RE: XYZ Questions
by turnstep (Parson) on Apr 04, 2000 at 08:51 UTC

    I think part of the challenge (indeed, maybe most of it) is trying to figure out exactly what the person is asking. Usually they know exactly what they want, but end up expressing it really, really badly. :) Some questions are so vague that all you can do is throw a bunch of clues and hope that some stick! :)

    I like going beyond the question itself to see exactly what they are trying to accomplish. In other words, the question may be about some esoteric (or common) perl nuance, but I also like to try and give them some insite on code design, user interface, the cost (CPU, speed, readability) of what they want, alternative ways to do it, etc.

    There is some risk as coming across as patronizing, or even insulting the person: after all, if they are asking about a regex, and you point out that the whole block around it is ill-written...

    This might sound harsh, but I tend to assume that those who cannot carefully craft their question, cannot carefully craft their code. </alliteration>

      That seems like a terribly unfair assumption. There are many people who can craft good useful code who can't write worth a damn. You shouldn't penalize them for it, especially considering how many developers speak English as a second language.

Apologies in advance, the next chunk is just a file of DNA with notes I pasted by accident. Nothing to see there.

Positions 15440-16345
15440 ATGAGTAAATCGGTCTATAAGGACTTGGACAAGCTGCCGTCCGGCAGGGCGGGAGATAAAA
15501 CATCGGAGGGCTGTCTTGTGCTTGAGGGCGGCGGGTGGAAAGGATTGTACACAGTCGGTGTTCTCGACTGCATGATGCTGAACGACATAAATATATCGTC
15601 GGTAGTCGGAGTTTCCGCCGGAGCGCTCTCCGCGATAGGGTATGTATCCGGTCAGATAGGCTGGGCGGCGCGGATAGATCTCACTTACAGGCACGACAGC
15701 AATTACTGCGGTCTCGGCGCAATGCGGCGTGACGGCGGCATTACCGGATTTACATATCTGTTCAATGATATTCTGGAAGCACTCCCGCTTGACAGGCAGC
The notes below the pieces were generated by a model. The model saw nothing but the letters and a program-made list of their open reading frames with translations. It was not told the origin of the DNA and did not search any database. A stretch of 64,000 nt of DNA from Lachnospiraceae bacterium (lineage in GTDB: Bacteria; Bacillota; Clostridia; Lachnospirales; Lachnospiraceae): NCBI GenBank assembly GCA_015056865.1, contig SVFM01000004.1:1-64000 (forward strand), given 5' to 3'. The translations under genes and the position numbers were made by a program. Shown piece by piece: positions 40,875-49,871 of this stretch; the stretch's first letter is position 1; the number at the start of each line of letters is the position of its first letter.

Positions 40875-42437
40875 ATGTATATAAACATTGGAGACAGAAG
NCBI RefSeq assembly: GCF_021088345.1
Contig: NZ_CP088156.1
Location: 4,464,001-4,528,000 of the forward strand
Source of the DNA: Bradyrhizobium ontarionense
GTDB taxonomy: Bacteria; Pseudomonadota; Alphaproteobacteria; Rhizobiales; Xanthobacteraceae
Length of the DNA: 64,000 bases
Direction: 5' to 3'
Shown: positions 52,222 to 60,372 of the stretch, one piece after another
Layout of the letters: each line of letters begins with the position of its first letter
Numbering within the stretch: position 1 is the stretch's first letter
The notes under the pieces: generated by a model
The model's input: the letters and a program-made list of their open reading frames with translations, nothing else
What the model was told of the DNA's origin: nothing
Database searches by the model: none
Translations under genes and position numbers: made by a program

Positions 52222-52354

Second, people may be withholding their code precisely because they fear being laughed at. It's hard to be a newbie! So if you offer a helpful answer that is bracketed by criticism, it is tremendously discouraging. I'd like to suggest to you that if you (or others) do choose to offer unsolicited advice on other parts of their code, that you do so with x-treme™ kindliness.

      However, I must also say that I find your writeups generally chock full of information I can use! It is much appreciated.

      e-mail neshura

        I'll respond to your second point first, about withholding the code: you are responding to someone else's comment. I have not problem with people withholding their code. Sure, it might make things easier, but whether they do or not is really up to them. Some questions do not even need example code. If I need some, I will ask.

        As to the first point,

        That seems like a terribly unfair assumption. There are many people who can craft good useful code who can't write worth a damn. You shouldn't penalize them for it, especially considering how many developers speak English as a second language.
        I don't think I am penalizing them, I am just going on the assumption that coding takes attention to detail, and writing a question does as well. There are differnces between bad questions, good questions, and questions written by people with English as a second language:

        • What are all command line options? Why do some of them not work for me?
        • Why does "perl -v" not show the current version when I type it at the command line? "perl -V" seems to work fine....
        • "perl -v" shows me errors, "perl -V" work fine?

        I'm naturally going to assume the latter two people are slightly better at writing code, and at a more advanced level, than the first one.

        In general, it's better to err on the side of assuming the questioner does not know very much, for these reasons:

        • It's better to explain something that they already know and risk a little "I knew that!" than to talk over their heads.
        • Other people reading your answer may not be as knowledgable as the original questioner and may learn something from your response.